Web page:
The facts of Patrick's life are largely obscured by legend. He belonged to a Christian family of Roman citizenship. Captured when barely 16 by Irish marauders and enslaved, he worked for six years as a herder on the slopes of Slemish (near Ballymena, Co. Antrim) or of Croaghpatrick or (most likely) of both. Then, in response to a voice, he escaped and embarked for Gaul.
Patrick spent some years wandering on the Continent and probably visited the Monastery of St. Martin at Marmoutier. He entered the monastery at Lérins and received the tonsure. He returned c.413 to his native Britain and lived for some years with relatives. During this time he had a vision that called him to return to Ireland to Christianize it. Accordingly, he returned to Europe (c.419) to perfect himself as a missionary. The next 12 years were spent in study at Auxerre. In 431, St. Palladius, first missionary bishop sent to Ireland, died; Patrick was consecrated (432) in his place by St. Germanus of Auxerre.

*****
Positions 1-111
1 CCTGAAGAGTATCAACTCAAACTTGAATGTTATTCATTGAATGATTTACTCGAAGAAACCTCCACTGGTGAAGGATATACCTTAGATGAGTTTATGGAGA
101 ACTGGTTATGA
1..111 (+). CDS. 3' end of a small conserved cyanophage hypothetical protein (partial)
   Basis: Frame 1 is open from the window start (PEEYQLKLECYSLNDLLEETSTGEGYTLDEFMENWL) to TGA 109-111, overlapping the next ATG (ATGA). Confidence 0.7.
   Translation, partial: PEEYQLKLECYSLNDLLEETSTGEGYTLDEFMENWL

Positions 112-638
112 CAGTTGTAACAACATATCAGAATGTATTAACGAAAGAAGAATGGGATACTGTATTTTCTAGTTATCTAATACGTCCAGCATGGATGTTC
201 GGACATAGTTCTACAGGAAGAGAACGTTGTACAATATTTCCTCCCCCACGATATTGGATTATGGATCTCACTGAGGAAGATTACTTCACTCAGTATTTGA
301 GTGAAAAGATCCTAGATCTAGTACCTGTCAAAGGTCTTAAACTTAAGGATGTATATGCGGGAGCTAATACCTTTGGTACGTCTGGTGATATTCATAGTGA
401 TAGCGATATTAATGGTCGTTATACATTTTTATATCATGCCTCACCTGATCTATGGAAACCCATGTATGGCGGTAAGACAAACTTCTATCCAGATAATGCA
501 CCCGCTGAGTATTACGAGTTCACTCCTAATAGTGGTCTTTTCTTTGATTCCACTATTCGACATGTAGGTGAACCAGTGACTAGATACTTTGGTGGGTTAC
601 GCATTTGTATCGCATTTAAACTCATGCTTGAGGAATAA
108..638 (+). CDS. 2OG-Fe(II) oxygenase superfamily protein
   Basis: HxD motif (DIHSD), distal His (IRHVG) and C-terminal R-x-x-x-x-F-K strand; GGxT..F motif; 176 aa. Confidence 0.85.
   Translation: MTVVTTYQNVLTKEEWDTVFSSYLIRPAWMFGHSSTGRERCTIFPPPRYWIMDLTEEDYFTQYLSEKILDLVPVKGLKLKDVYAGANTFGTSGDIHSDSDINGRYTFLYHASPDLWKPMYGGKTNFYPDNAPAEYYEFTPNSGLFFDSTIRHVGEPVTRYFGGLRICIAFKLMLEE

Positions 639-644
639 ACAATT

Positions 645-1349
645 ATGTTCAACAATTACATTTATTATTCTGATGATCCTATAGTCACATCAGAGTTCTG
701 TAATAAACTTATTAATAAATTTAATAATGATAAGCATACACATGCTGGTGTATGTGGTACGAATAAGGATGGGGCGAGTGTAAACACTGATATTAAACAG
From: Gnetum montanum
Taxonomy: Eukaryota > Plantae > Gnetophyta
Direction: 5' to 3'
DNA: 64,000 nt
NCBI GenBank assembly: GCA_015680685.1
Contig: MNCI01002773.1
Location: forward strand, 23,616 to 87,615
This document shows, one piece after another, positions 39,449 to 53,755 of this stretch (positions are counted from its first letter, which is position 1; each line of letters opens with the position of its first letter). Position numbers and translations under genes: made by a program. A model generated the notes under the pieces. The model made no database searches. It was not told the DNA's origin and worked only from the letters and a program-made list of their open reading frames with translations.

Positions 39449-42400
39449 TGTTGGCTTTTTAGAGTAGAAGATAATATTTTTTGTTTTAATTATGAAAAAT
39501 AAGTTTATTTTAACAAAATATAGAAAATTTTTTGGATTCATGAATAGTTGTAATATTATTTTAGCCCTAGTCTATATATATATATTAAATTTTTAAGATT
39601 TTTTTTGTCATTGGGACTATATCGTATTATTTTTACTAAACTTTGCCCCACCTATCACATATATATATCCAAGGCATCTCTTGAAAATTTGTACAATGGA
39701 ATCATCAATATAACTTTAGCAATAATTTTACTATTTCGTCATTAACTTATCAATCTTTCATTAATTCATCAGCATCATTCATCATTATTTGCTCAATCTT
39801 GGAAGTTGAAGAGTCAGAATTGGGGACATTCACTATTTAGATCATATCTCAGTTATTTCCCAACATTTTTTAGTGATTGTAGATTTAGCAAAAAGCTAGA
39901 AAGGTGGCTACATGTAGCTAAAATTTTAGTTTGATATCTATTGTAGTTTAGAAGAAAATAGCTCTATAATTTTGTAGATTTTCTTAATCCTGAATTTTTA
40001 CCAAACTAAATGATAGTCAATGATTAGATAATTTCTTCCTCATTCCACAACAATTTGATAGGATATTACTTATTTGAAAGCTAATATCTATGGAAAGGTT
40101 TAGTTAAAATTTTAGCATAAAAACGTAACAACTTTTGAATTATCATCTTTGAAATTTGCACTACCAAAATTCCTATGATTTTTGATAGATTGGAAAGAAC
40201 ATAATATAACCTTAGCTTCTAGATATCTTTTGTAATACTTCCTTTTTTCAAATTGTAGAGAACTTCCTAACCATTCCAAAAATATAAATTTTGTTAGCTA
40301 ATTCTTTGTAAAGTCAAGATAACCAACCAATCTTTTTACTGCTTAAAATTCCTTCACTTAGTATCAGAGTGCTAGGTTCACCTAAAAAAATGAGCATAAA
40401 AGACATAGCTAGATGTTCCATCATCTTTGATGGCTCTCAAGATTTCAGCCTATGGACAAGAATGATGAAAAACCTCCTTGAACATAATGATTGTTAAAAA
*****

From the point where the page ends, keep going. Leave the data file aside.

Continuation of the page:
The Columbia Electronic Encyclopedia, 6th ed. Copyright © 2012, Columbia University Press. All rights reserved.